Firebase Cloud Messaging (FCM) is a free cross-platform messaging solution that lets you deliver push messages to your client apps. Using FCM you can send push notifications to individual devices, to groups of devices, or to devices subscribed to specific “topics”.
This article will outline your options for managing multiple devices per user.
Whether you’re targeting individual devices or groups of devices, you need to store their registration tokens – unique IDs that are generated by the FCM SDK for each app instance.
You also need to delete the device’s token when the user logs out.
Lastly, you need to delete tokens that are no longer valid. The user may uninstall your app, and FCM may regenerate a device’s token. In both cases the token should be deemed invalid and should no longer be targeted for messaging. If you route messages to invalid tokens, FCM will respond with an error.
The simplest strategy is to only store one token per user in your database. Whenever you obtain a device’s registration token, send it to your server and store it. When the user logs out, delete the token. When a notification fails because it was targeted to a token that has become invalid, FCM will respond with an error message and you can safely delete it from your database.
However, this won’t work very well if you have users with multiple devices; only one device will receive each push message.
To send a notification to all devices associated with a user, you need to store the token of each device. You have two options:
- Manage tokens yourself. This entails maintaining a list of tokens for each user, storing and deleting them as appropriate, and removing tokens that eventually become invalid.
- Use FCM’s device group messaging. This feature lets you add multiple tokens to the same “group”, and route messages to the group instead of to each individual device.
Managing tokens yourself means storing them in your own database and deleting them when necessary.
Whenever your client app obtains a registration token, you need to send it to your server and store it in your database along with the rest of the user’s data. Using a relational database, this can be achieved with a one-to-many relationship between a user and his/her tokens. In a document store, you can save the tokens as an array in your user’s document.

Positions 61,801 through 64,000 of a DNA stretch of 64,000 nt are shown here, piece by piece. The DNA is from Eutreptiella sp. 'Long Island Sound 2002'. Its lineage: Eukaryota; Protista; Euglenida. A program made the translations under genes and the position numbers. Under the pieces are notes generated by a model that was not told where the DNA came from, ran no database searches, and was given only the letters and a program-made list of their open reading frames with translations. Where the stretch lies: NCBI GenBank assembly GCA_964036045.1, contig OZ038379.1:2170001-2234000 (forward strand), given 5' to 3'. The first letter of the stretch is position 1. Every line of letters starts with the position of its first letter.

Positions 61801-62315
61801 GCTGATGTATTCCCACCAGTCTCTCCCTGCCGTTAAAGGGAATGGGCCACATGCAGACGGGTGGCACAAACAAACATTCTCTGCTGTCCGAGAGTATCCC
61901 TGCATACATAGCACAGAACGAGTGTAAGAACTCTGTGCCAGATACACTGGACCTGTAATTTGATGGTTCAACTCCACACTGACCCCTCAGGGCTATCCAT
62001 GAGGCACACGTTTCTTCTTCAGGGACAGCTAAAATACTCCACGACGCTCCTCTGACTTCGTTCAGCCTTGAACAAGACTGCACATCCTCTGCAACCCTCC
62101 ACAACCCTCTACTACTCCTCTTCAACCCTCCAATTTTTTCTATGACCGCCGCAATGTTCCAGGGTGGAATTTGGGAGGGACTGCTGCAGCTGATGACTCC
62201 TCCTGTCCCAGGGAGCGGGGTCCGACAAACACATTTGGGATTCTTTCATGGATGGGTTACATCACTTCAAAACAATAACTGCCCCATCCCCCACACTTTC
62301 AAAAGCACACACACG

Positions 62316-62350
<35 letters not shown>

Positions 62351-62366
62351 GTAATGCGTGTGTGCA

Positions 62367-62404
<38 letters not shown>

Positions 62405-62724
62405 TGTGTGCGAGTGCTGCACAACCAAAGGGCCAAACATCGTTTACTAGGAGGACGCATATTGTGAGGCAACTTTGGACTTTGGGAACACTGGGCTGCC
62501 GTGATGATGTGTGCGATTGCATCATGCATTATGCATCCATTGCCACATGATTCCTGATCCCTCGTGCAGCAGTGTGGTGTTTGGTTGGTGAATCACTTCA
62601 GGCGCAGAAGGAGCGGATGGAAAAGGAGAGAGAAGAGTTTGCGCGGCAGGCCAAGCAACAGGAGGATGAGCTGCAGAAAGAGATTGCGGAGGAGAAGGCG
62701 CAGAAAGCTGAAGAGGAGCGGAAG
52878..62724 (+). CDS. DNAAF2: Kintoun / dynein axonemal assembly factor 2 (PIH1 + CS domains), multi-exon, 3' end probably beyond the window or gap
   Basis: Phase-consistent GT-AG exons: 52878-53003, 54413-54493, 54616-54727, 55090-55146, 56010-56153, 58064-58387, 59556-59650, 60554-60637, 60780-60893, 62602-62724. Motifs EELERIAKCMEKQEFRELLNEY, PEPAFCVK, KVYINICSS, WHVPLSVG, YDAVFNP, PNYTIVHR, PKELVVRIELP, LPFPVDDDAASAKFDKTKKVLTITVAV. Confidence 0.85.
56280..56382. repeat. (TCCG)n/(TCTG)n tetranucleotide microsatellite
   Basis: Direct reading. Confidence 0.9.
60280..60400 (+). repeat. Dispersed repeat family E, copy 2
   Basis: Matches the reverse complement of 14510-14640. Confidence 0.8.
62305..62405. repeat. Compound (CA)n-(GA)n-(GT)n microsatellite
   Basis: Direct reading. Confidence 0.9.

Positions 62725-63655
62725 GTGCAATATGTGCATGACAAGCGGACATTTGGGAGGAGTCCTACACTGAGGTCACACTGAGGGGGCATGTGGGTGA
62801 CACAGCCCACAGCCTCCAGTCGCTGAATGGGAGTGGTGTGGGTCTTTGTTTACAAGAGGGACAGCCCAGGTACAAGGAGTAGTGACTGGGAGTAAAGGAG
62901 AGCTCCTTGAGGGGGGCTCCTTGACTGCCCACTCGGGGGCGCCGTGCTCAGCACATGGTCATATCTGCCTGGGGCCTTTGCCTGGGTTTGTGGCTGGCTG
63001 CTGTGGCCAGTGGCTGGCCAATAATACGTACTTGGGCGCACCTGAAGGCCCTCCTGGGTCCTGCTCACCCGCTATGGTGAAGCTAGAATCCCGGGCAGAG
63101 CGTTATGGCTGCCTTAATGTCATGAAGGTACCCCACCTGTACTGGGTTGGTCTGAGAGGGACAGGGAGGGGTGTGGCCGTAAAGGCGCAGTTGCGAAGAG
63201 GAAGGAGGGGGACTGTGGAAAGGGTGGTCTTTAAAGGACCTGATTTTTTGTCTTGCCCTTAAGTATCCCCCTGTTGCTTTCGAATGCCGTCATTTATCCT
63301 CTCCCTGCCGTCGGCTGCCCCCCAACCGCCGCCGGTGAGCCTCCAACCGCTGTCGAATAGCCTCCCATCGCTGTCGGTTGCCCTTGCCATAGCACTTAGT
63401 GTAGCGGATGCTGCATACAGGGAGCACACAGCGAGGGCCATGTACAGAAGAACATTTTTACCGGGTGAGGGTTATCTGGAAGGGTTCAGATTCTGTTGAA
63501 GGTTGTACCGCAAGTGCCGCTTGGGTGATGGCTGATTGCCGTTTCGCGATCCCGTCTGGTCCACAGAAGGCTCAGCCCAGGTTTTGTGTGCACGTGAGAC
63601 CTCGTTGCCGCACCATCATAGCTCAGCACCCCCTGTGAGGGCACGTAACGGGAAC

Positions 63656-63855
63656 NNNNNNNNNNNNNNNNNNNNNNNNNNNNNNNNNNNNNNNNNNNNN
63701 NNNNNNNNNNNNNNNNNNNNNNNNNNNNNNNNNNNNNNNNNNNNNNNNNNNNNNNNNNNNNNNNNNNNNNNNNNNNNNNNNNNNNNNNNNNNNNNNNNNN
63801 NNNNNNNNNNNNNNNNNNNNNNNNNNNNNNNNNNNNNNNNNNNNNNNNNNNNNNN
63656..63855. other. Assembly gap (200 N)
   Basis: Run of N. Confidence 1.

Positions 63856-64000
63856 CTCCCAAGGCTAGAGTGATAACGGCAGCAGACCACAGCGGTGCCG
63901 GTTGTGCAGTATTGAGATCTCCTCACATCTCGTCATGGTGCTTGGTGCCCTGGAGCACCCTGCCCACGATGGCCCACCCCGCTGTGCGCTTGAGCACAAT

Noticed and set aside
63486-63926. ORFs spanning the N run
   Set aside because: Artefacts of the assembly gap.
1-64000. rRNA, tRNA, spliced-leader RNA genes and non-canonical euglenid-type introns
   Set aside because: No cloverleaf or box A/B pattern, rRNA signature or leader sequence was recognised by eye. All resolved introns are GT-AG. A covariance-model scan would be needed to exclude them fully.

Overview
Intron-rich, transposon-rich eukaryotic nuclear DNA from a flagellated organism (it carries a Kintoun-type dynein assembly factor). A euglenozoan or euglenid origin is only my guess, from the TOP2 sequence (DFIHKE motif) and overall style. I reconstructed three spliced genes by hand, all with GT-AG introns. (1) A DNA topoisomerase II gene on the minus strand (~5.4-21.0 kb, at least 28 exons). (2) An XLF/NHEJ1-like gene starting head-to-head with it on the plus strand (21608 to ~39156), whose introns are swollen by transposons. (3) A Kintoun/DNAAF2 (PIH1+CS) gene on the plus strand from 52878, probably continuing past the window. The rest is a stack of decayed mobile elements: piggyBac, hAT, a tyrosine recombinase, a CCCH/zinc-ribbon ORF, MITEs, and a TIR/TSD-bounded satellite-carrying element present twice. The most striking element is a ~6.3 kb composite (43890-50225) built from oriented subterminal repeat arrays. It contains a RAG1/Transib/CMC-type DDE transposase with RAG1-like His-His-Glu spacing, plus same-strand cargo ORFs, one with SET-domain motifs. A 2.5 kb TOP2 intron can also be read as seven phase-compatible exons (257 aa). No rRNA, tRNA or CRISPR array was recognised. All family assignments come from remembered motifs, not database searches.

You will need to make sure that no duplicate tokens are stored to prevent messages from being sent to the same device more than once. And when the user logs out, you should delete the specific device’s token. This can be done, for example, by including the current token in the body of the logout request, or in a separate request.
When a user logs out, you should send the token to your server for deletion:
This takes care of storing tokens when they’re retrieved and deleting them on logout. But tokens will eventually become outdated and invalid, which you won’t notice until you actually send a message. This usually happens when a user has uninstalled your app, switched devices or revoked or renewed push notification permissions. In this case, the response from FCM will indicate that the token is invalid, thus prompting you to delete it from your database.
How you delete invalid tokens depends on whether you’re using the “legacy” HTTP protocol or the new “v1” HTTP protocol.
In late 2017 Firebase announced the new “HTTP v1” protocol for sending messages. The “legacy” protocol is still being used for various reasons, one of which is its support for “device groups” and multicast messages.